March 29, 2023
Asked generally about government spending, 60% of the public says the U.S. government is spending too much, 16% think it is spending too little and only 22% say it is spending the right amount.
There has been a significant increase in the perception that the U.S. government is spending too much since February 2020, when 37% said the government was overspending.
Most Republicans say the government is spending too much. Democrats, however, are more evenly split on their views on government spending. Older adults are more likely to think the government is overspending than younger adults.
Education, health care, Social Security, infrastructure, assistance to the poor, and Medicare top a long list of public policy issues that the public says the government is spending too little on, while two-thirds of the public say the government is overspending on assistance to other countries or foreign aid.
Partisanship is predictably correlated with attitudes toward government spending for most issues. Democrats are more likely than Republicans to say the government is spending too little on the environment, assistance to the poor, childcare, drug rehabilitation, education, and health care. Republicans would prefer increased government spending on the military, border security, and law enforcement.
Yet, Democrats and Republicans agree the government spends too little on infrastructure and Social Security, and they think there is overspending on assistance to other countries and space exploration.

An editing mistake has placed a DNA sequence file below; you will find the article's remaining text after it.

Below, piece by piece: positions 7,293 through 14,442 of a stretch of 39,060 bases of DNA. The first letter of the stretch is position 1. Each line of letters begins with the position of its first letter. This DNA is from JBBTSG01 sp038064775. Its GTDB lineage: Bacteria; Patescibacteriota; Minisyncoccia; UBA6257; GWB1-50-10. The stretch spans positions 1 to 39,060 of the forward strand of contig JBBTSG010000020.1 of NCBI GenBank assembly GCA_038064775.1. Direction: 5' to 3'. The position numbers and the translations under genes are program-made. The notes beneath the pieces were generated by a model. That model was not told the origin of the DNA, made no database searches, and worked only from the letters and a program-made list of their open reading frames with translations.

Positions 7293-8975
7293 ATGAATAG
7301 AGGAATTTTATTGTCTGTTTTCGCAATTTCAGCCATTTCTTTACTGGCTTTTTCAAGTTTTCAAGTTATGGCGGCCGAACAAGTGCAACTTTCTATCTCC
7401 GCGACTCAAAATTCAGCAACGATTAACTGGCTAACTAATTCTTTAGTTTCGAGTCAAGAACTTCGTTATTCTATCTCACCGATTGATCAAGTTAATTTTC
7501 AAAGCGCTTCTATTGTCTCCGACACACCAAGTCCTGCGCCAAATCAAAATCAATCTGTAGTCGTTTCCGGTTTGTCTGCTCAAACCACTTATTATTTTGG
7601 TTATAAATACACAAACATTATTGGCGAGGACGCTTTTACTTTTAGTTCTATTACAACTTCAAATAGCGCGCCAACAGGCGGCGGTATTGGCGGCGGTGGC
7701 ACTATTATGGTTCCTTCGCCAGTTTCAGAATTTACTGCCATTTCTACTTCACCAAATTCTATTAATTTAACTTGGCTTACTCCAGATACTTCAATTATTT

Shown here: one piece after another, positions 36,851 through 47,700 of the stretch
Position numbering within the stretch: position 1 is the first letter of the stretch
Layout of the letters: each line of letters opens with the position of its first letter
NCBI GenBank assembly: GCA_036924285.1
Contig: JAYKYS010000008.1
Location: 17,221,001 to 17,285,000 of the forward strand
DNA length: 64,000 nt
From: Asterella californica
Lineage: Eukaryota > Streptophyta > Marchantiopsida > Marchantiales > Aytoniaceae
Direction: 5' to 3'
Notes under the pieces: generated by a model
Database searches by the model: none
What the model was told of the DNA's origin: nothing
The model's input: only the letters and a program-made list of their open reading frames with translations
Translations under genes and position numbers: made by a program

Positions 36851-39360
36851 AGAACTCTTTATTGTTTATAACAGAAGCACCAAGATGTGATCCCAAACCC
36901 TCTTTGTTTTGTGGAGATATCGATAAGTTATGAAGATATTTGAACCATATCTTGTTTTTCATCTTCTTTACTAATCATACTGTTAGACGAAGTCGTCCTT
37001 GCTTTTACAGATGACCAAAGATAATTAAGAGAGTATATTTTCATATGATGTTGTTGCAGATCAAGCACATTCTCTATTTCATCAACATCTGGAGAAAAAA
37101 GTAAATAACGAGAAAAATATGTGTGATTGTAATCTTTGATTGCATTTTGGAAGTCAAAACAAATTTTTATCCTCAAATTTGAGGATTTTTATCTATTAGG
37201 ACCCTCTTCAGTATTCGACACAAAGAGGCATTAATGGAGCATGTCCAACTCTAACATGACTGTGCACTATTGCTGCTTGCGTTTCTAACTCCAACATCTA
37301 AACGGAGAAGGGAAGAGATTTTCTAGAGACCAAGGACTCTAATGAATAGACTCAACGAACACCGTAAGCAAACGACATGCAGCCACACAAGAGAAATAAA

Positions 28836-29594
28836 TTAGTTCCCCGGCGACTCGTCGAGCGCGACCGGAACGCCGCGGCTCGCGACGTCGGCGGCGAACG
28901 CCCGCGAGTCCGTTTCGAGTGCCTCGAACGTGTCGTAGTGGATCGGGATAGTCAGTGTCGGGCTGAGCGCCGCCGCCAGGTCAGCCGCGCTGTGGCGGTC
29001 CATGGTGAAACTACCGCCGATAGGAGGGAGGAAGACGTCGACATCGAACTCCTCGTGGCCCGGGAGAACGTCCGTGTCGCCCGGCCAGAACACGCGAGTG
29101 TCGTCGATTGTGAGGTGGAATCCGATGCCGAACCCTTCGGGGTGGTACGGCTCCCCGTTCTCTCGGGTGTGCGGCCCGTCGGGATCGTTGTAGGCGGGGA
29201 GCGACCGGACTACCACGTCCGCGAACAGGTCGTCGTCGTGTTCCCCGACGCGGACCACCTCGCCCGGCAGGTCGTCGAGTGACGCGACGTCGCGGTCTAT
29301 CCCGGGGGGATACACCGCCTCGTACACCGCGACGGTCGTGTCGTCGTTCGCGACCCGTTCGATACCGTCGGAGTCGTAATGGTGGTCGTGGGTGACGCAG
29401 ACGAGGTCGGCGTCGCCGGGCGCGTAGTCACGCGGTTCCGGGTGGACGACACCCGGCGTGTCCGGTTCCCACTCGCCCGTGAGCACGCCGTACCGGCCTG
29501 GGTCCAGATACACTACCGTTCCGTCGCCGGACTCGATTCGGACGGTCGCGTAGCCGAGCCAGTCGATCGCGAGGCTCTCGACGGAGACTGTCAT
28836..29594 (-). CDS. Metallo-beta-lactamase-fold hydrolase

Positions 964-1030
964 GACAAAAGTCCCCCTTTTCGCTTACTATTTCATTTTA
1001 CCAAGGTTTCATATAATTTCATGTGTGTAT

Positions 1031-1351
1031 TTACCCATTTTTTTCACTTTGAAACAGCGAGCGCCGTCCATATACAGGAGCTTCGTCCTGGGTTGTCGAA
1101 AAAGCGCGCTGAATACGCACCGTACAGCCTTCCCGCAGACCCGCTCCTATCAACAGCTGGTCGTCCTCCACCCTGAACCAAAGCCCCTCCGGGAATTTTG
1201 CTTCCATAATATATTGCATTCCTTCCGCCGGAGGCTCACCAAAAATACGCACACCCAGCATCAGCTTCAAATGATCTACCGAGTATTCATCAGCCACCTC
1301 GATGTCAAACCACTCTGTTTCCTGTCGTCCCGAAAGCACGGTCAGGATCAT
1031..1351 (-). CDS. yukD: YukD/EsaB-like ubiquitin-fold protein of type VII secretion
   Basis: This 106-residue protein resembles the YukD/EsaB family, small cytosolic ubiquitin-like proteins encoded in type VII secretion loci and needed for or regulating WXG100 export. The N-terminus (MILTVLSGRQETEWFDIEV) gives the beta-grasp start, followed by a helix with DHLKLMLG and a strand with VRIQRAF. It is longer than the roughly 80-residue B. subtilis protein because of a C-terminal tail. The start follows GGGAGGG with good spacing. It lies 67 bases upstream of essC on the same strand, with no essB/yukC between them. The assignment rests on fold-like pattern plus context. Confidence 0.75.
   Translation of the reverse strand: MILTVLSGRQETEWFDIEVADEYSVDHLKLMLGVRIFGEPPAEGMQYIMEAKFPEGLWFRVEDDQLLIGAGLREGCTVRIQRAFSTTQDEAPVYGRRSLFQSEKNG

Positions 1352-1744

The public is split on the size of government they prefer. Democrats and younger adults prefer a bigger government providing more services, while Republicans and older adults would rather have a smaller government.
Only 34% approve the way Joe Biden is handling the federal budget compared to 65% who disapprove. Sixty-five percent of Democrats approve the way president Biden is handling this issue, while 94% of Republicans disapprove.
The nationwide poll was conducted March 16-20, 2023 using the AmeriSpeak® Panel, the probability-based panel of NORC at the University of Chicago. Online and telephone interviews using landlines and cell phones were conducted with 1,081 adults. The margin of sampling error is +/- 4.0 percentage points.
- Suggested Citation: AP-NORC Center for Public Affairs Research. (March 2023). “Many dissatisfied with the government’s spending priorities” https://apnorc.org/projects/many-dissatisfied-with-the-governments-spending-priorities